While I am sure I saw Money Talks before any of the Rush Hour trilogy, I did not remember just how much of this film ended up in the Jackie Chan trilogy.
Chan’s foil for those films, Chris Tucker, anchors this lesser film as Franklin, a small time ticket scalper up to his ears in debt and thrown in jail for his misdemeanours, only to escape on the heels of a very high profile South American crime boss.
Franklin teams with James (Charlie Sheen), a middling reporter battling to save his job.
Franklin is a motormouth of stupidity. An over confident and ill equipped man who tries to bluff his way into and out of every wrong situation he can. James on the other hand, is set whether he retains his reporting gig or not, thanks to his impending wedding to the daughter of an extremely wealthy businessman in Guy Cipriani (Paul Sorvino).
In light of Sheen’s extremely public breakdown last decade it’s always amusing to see him as the straight man…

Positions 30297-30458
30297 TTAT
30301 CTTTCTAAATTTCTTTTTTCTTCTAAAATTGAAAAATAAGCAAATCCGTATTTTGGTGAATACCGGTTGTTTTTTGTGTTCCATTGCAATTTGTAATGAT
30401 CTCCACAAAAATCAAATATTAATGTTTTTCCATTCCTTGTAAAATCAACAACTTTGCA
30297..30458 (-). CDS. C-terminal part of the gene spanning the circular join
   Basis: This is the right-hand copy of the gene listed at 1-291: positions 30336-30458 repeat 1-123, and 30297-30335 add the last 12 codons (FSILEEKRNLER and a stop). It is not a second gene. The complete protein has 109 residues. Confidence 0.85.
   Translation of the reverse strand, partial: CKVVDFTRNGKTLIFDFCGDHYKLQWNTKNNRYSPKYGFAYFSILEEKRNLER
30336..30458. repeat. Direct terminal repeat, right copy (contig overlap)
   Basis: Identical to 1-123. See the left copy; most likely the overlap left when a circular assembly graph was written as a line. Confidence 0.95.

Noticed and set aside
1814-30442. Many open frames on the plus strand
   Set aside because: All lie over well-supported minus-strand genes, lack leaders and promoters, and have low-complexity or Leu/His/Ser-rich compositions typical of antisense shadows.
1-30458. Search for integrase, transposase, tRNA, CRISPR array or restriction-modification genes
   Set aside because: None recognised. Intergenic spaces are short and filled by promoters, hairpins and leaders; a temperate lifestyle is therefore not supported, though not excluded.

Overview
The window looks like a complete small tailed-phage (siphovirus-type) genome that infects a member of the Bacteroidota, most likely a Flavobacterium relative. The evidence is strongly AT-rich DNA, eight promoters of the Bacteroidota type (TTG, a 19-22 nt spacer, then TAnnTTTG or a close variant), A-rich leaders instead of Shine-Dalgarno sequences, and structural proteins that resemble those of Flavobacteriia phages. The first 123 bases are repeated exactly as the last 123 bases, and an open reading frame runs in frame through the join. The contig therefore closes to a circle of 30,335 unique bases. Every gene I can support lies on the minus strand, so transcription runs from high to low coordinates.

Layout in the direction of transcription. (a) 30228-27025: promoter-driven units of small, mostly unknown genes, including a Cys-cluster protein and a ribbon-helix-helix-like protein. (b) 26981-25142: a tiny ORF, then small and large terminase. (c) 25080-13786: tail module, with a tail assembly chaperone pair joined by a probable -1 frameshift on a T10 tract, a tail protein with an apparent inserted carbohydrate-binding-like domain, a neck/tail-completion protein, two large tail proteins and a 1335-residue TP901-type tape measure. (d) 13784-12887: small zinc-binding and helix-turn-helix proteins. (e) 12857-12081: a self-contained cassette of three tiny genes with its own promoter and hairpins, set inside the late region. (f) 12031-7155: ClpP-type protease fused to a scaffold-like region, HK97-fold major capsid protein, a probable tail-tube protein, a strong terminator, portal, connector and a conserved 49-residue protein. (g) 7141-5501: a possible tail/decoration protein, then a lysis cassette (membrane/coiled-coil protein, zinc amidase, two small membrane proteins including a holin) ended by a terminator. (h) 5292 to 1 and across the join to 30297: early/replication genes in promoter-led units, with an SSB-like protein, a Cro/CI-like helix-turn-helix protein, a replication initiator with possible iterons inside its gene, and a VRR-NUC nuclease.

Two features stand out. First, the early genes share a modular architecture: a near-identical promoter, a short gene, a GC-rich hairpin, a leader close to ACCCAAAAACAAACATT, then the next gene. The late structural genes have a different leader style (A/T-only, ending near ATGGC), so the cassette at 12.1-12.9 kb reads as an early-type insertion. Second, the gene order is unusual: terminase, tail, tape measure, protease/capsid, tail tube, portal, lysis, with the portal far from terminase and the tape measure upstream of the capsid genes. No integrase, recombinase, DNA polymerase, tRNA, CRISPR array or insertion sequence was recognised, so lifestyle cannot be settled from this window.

Of course in films nothing runs smooth. James must hide Franklin for the weekend until he can unleash his story in prime time, thereby most assuredly returning him to his former highly paid and respected role. The problem is that he daren’t inform fiancé Grace (Heather Locklear) and her family.
Except the wedding rehearsal is that very weekend, and the cops, the bad guys to whom Franklin owes money, and of course the real bad guys who want him dead, all close in upon them.
Yes it’s standard fare, but the familiar Tucker-tics will keep you engaged, even if only to tick them all off. He does the shrill yapping. The sentences that deflect his lies. The empty braggadocio. The bug eyed Michael Jackson impressions. The casual amiable racism. It’s all here, and if I hadn’t seen it all before in Rush Hour, it would be mostly amusing.
Chris Tucker has always been an eager to please teen placed in adult situations, trying to succeed in dangerous ways, as if there would be no penalty to being caught beyond a stern admonishment. His efforts almost always end in vain, or at least place him and anyone with him in peril, but they are usually entertaining.
The problem for Tucker – and us – is that we’ve seen them all before, and even though this film arrived before The Fifth Element and the Rush Hour films, I’d suggest you look those efforts up before this.
He’d obviously honed the shtick by that stage, and it wasn’t quite yet stale…
Final Rating – 6.5 / 10. Money talks, but not as much as Chris Tucker does.